“The feedback from the entire hospital has been nothing short of wonderful,” she said. “The nurses feel it has helped their patients, and the chief nursing officer has commented on the value it brings to our facility and patients.”
The infusion room at the University Medical Center of Princeton at Plainsboro.
Navigation at UMCPP: Today and TomorrowSince arriving at UMCPP, McMullen has been working to ensure that staff members are aware of the services she can provide.
“It’s a new position in an established hospital, so getting the rest of the facility to understand what I do and how I can help will take time,” she said.
While staff members within the cancer center know about McMullen, doctors in other parts of the UMCPP building—who also might diagnose cancers— are less aware.
“I’ve been going to staff and section meetings and physicians’ offices to tell them I’m here, as well as working with the nurses,” McMullen said.
Ultimately, Neuman would like to expand the program to include enough navigators to handle the hospital’s entire caseload of about 900 patients per year who are diagnosed with cancer and about 200 per year who return to the facility to have their cancers treated.
“It’s important to have some kind of touch with all of them, although they don’t all need it,” McMullen agreed. “Some patients come out of the womb empowered, and some need help every little step of the way.”
To make that vision a reality, Neuman said, she hopes to use the pilot program with McMullen to prove to the hospital’s leaders that navigation more than pays for itself.
McMullen has begun the process by starting to assess patient satisfaction with her services, and has found the early results promising.
In a survey, McMullen asked patients diagnosed with cancer at UMCPP whether the facility’s navigation services had affected their decision about whether to stay on to receive their cancer treatments. She sent out 22 surveys in a 6-week period, and received five back; among them were two from patients who said they’d stayed at UMCPP because of its oncology navigation program.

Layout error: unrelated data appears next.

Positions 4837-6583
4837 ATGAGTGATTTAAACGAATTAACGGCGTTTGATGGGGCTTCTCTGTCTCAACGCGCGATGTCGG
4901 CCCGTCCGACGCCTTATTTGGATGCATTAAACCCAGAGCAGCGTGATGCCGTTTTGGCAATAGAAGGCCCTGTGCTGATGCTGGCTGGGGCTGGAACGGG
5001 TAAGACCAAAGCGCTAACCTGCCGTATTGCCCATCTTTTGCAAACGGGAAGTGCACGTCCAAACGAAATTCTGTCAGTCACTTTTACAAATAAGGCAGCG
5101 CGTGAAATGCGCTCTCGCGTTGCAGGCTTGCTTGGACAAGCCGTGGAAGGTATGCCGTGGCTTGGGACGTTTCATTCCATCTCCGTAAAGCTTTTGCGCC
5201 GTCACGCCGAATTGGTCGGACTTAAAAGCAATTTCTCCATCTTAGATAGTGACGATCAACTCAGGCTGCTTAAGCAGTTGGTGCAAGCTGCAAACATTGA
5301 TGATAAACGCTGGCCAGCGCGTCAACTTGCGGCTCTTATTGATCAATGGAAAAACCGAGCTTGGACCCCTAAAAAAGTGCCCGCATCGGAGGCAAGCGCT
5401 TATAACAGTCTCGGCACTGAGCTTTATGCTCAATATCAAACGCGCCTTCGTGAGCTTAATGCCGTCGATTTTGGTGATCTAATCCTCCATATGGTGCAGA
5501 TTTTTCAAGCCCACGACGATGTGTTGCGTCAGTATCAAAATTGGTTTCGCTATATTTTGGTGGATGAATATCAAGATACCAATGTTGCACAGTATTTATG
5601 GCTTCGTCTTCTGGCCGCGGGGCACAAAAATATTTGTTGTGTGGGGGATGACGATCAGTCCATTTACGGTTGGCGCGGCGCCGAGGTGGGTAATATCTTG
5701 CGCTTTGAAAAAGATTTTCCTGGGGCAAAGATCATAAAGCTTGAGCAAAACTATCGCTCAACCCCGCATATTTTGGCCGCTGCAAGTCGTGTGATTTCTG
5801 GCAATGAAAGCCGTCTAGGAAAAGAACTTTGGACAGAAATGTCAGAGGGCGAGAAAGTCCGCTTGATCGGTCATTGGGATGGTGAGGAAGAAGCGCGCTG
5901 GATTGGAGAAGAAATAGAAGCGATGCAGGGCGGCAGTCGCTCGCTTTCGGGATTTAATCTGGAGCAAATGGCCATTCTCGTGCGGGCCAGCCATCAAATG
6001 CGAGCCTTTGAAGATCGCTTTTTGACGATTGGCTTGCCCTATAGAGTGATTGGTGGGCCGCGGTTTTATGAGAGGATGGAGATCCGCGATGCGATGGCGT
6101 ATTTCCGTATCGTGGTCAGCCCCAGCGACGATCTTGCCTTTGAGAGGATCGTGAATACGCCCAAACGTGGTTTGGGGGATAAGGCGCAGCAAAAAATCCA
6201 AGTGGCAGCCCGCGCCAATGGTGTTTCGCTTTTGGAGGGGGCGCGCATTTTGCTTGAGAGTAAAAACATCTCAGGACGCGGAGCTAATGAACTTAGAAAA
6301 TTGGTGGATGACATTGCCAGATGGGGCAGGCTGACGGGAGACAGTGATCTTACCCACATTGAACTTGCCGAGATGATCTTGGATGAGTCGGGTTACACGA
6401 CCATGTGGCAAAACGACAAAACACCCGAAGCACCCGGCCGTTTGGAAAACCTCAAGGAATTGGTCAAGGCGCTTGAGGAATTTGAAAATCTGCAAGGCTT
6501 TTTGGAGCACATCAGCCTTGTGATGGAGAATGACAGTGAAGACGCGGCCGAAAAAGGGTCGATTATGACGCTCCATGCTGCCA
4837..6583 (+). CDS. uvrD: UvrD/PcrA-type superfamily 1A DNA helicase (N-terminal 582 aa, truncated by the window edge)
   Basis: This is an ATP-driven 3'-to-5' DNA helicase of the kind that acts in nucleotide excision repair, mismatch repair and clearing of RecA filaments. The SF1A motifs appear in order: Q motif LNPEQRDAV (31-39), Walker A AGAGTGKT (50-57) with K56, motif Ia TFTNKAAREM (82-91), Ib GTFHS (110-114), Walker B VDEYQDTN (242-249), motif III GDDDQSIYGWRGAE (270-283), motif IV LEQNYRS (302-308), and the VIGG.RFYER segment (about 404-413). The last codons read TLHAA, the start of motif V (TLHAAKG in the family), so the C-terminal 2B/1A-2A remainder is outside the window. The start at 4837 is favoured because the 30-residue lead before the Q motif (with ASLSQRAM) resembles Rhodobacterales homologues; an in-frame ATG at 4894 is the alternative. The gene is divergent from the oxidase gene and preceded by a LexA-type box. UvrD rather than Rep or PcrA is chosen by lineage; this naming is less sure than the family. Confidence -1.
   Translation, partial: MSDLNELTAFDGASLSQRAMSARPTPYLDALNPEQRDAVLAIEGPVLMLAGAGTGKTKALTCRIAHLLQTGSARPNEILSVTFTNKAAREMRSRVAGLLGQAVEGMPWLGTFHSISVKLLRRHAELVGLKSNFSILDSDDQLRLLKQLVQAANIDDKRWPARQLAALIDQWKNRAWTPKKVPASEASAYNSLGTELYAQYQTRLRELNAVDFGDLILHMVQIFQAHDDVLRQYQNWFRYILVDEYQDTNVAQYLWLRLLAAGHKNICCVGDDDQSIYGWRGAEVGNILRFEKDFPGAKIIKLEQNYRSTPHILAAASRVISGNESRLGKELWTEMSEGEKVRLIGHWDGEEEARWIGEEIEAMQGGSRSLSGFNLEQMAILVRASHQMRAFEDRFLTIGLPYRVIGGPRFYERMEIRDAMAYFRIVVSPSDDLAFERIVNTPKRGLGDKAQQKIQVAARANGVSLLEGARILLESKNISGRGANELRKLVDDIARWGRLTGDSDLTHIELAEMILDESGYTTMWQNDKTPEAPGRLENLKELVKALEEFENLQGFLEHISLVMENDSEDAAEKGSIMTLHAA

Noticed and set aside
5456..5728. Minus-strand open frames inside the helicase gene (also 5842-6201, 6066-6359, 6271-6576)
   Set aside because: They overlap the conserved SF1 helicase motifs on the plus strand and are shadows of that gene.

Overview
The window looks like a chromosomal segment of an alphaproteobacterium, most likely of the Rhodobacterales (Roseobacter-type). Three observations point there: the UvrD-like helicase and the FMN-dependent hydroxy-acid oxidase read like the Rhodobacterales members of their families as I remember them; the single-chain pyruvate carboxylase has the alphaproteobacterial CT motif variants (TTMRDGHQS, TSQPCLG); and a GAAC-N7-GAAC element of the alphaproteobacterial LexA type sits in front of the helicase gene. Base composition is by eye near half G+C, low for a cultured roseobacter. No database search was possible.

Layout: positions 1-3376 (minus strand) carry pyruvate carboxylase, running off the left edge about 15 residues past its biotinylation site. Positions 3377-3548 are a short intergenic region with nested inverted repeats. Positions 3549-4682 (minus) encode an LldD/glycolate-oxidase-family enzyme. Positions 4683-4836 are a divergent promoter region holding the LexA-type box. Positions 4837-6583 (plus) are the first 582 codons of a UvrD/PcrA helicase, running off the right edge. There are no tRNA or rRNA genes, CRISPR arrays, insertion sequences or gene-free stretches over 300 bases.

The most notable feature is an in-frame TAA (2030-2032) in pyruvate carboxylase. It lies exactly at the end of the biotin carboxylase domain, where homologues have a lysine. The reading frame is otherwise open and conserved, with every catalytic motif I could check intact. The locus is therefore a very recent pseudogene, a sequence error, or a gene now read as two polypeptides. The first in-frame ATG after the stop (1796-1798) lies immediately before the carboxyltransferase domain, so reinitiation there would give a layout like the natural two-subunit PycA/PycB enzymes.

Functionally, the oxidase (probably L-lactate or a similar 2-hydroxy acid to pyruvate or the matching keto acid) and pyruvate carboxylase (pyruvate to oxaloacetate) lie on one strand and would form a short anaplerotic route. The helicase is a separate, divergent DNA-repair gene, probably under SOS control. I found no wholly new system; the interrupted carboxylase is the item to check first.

“Eventually, we’ll be able to look at the downstream revenue from having navigation services,” McMullen said.
“Even just the two patients we know of who stayed due to the navigation program can represent a substantial amount of money to the system,” Neuman added.
The Bottom Line: Helping PatientsFor McMullen, navigating at UMCPP’s cancer center has already been very rewarding.
McMullen has helped to transition a couple of patients into end-of-life care, and is glad she was able to aid them and their families in having difficult but necessary conversations at a time when they didn’t know where else to turn.
Lori McMullen, RN, MSN, OCN, seated, and Judy Neuman, CTR, of the University Medical Center of Princeton at Plainsboro.
McMullen is also focused on letting patients know there is support for them outside the hospital, as well as within the facility.
Jeff Descoteau, whose mother undergoes treatment for cancer at UMCPP, said McMullen relieved their stress by helping them understand treatment options and available resources.
She also explained which expenses were covered by insurance or secondary insurance, and informed the family about national programs that offer financial aid, as well as potential assistance with the cost of prescriptions. She made them aware of in-home services, including medical care and help with household tasks, and connected them with transportation services for medical visits or treatments.
“Lori McMullen is an angel in our eyes,” Descoteau said. “She took the time to learn of our personal situation, and she not only shared her knowledge about the resources available to us, but also did the legwork to get the results we needed for any situation. With her assistance, my mom was able to focus on what she needed to do to get back to a normal life. And I was able to focus on what is most important to me: my mom.”